There’s also an issue of implementing ideas.  In social matters, because of their complexity, you can’t usually be sure of what’s going to happen until you try it out.  Sometimes what sounds like common sense turns out not to work.  So taking the big picture analysis and translating it into a blueprint over a long timescale could cause all sorts of problems.  In those circumstances the best approach may be to have a general sense of direction, but to experiment and revise frequently.

Detail good

Thinking about specific examples means your thinking and any prescriptions are more likely to be accurate.

You can also use examples to develop new ideas and ways of thinking.  Examples of co-production can be quite inspiring and suggest this as a way forward in many other areas.  However, in extending the idea, each new example needs to be implemented and worked through in its own way.

Detail bad

The detailed perspective risks missing out the wider context and issues that could affect specifics.  There is a risk of ignoring things which are outside the narrow world you are considering – things which are actually there (such as the international economic situation) or which could be (a new way of meeting the needs the service is there to provide).

There is a risk of assuming things change linearly when you look at one service over a relatively short period.  So you set a target for a 3.2% increase, rather than imagining what kind of snowball effect you could get from concerted action by a range of partners

For instance, the Five Year Forward View has ambitious aims for reducing costs through better prevention of ill health.  But that’s not going to happen if we just carry on doing what we’re currently doing.  There are lots of great public health initiatives but the big picture view shows we need to go beyond that.

If there are separate workstreams on things like obesity, physical activity, mental health, older people, it is easy to miss the links between them (older people’s walking groups could benefit all four).  Or there can be a focus on a narrow range of services – the commissioning of weight management courses, talks in schools – missing out the role of planning, highways and environment on how easy it is to walk and cycle, or the role of the public themselves and how they can be supported in finding new ways to address the problems.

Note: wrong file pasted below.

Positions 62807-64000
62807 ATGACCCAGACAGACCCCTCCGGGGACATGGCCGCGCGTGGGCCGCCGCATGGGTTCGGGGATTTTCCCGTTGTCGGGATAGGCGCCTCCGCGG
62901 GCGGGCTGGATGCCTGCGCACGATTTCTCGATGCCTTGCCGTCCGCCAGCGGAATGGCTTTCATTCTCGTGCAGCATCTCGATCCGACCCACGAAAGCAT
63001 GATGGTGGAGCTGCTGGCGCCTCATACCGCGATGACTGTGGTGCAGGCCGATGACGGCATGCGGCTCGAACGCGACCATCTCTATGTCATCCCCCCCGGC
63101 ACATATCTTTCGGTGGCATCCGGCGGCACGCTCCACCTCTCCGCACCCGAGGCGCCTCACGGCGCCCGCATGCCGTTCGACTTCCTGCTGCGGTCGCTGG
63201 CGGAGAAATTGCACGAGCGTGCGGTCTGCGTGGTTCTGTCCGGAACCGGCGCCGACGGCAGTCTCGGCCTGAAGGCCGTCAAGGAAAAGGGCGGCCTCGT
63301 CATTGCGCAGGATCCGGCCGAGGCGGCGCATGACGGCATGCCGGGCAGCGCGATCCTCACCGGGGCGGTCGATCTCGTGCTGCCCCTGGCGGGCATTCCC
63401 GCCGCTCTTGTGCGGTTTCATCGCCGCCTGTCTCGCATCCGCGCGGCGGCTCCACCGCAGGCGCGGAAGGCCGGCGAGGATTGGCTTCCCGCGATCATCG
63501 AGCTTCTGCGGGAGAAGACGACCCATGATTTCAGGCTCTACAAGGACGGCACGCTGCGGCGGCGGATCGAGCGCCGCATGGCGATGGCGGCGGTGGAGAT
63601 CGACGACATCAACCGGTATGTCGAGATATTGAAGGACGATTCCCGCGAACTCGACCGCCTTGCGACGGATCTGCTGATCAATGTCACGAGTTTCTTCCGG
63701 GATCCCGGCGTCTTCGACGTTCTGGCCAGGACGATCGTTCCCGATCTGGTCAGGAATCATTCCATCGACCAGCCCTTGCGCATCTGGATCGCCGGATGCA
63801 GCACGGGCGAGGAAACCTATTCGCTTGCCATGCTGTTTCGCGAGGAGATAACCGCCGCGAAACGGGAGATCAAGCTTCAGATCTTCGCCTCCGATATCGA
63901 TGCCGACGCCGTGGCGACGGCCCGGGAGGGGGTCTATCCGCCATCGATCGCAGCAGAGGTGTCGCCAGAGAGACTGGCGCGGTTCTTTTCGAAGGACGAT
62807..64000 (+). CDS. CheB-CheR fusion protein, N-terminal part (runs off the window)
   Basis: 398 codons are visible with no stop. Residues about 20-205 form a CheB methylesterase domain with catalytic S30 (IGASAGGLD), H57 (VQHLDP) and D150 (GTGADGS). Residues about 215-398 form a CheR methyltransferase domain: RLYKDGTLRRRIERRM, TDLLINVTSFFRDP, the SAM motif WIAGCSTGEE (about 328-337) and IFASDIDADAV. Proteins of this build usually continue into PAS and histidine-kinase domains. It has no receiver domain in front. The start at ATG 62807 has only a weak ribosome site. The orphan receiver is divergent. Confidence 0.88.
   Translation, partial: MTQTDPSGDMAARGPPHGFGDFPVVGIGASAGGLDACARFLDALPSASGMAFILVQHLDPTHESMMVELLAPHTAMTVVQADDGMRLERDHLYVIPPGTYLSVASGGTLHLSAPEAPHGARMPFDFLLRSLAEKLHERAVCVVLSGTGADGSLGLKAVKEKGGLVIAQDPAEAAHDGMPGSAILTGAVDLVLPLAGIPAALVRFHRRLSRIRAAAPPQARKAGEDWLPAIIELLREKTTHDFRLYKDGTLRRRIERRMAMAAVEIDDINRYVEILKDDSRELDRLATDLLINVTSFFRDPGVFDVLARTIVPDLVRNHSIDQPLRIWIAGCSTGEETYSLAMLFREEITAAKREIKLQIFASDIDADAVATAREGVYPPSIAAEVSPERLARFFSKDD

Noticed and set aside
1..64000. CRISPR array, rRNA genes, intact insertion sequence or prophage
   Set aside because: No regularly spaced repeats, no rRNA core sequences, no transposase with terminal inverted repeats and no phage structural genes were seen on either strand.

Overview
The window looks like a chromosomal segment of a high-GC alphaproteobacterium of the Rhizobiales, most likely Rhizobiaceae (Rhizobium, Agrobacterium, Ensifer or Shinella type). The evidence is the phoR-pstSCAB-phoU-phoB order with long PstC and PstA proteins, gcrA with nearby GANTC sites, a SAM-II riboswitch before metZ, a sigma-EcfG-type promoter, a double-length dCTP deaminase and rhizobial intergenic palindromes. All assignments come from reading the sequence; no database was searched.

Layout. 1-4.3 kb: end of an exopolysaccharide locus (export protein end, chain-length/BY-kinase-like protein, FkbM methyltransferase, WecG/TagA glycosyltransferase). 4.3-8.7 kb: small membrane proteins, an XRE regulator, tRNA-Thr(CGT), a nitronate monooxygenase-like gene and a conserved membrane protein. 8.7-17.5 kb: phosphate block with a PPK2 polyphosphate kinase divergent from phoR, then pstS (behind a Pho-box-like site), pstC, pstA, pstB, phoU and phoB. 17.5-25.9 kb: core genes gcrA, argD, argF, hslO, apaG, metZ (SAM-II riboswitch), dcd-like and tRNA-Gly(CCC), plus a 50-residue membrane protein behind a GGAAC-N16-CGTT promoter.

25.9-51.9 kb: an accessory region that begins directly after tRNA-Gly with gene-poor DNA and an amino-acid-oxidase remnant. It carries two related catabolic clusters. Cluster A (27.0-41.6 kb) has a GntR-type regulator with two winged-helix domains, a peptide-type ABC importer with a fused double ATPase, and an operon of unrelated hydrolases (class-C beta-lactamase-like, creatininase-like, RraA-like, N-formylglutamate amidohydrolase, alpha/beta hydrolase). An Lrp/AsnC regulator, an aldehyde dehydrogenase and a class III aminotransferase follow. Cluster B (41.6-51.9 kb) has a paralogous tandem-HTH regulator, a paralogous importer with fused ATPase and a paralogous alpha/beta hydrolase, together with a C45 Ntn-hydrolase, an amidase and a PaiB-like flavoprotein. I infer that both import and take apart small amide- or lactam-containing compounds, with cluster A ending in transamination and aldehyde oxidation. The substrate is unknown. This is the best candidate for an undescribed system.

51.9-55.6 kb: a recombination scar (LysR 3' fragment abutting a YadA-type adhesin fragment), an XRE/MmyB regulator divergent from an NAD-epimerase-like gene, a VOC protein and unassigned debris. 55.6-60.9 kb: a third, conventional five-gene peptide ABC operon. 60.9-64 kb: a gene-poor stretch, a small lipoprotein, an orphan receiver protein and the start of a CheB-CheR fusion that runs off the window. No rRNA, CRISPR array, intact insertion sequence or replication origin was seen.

So what lessons can we draw from all of this?

  1.  The first and most obvious one is simply to remember the difference (particularly if you are prone to one of the other) and to regularly move up and down the levels of abstraction-detail in your thinking.
  2. Secondly, help keep both perspectives alive in debate. For example when it all seems very theoretical, ask for examples; or if it’s too detailed, ask how specific examples fit into the bigger picture (‘that’s a good example of co-production, could we use that thinking in other areas and how does it fit with our broader strategy?’)
  3. The third thing is to ensure both perspectives are reflected in planning.  Ensure all strategies have some form of action plan and ensure all detailed plans sit within the context of a broader strategy.

Sorry if that all seems a bit general and theoretical – it’s just that, you know, I find it hard home in on specifics.